1. You walk into the barracks to meet the captain. You pass a lot of soldiers running around on the way to his tent. There is a blacksmith busy making weapons and most people don’t pay any attention to you.
  2. The groan of the heavy wooden door welcomes you into the barracks. A group of solemn soldiers passes you in a hurry, most of them pale-faced and some of them injured. You catch the smell of sweat and hot metal as you pass the blacksmith, loudly crafting the most basic of swords and seemingly oblivious to the somber energy around him.

I know our players wouldn’t be able to resist asking the blacksmith questions in #2. It’s because we’ve made him seem like a real person who’s in the middle of a real situation. There’s a sense of danger in #2 that you can feel without knowing the real problem or obtusely being given a quest. Tone doesn’t always have to be somber or dangerous. It can be happy, funny, or scary, or just a weird combination of moods. All that matters is that a.) there is one and b.) it fits the story you’re trying to tell.

Exposition vs. Description

In layman’s terms, this is the difference between telling and showing, respectively. Exposition and description each have their place while you’re telling your story. Try not to lean too hard on either one of them and you’ll be in good shape.

Exposition is all about facts. It’s a way to communicate information to your players quickly and directly and is easily done by having an NPC info drop on your players. It’s also the best way to move a story forward. Without exposition, your players wouldn’t ever be able to do anything. Describing the landscape doesn’t move your players from one town to another. It’s important that your storytelling isn’t all exposition. Add some flavor here and there to engage your players.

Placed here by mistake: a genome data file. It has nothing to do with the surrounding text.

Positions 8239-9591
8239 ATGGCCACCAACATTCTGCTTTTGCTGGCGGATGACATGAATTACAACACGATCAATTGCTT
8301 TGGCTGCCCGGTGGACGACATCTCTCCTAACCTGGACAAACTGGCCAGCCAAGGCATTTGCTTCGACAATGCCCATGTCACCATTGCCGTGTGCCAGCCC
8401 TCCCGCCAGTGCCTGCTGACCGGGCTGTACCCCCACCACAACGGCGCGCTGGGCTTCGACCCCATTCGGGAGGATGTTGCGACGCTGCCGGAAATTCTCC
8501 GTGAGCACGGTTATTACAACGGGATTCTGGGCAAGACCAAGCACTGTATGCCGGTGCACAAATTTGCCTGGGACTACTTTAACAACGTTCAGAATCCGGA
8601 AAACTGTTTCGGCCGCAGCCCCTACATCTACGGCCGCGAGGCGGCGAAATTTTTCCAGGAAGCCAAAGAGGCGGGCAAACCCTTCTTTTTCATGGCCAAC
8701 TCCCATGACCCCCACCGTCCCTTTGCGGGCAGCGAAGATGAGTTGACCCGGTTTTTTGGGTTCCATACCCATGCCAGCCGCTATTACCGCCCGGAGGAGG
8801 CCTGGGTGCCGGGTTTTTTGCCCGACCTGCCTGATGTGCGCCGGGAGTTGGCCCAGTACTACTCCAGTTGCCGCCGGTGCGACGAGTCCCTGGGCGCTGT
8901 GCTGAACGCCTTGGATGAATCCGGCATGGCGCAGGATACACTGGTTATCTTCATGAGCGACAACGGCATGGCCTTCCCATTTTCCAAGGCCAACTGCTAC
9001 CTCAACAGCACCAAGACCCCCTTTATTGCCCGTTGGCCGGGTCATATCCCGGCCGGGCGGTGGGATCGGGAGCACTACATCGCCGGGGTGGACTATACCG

Description paints a picture for your players. It’s incredibly useful when you want to add emphasis to a particular moment in your story. Description is the backbone to the “theater of the mind” and is what gets your players invested in a particular character or place. Just make sure not to go overboard. Your players don’t need 5 minutes of you describing each room. Give them enough detail so they can envision what’s happening in their mind with enough clarity and then move on to the meat of the story.

The Catch

There is a very large addendum to these storytelling tips that deserves its own section. Coincidentally enough, that catch actually is your players. You could write the best story in the world, no plot holes, incredibly moving, all of that. But we can guarantee that at some point at least one of your players will do something that you just can’t plan for and it might totally mess up your story.

And that’s ok. In fact, that’s more than ok. Because the story that you’re creating is for your players, not just for you. If you want to write a story where other people aren’t involved in its creation, well… that’s called a book. You’re not writing a book, you’re playing a game. And your players can help you tell a much better story.

The Takeaway

If you’ve never created your own story for D&D before, it can feel overwhelming in the beginning. But try to keep in mind what both you and your players want to experience. Be aware of the tone of your story and the mood you’re setting. Adding descriptive flavor is usually a good option, but don’t allow yourself to get bogged down with details that aren’t relevant at the moment.

Be able to paint a picture in your players’ minds, but make sure to advance the story. Be willing to let go of elements of your story, even if it disrupts your original vision. Remember that the story you’re creating isn’t just for you. You’ve got a whole table full of people who want to be a part of your creation.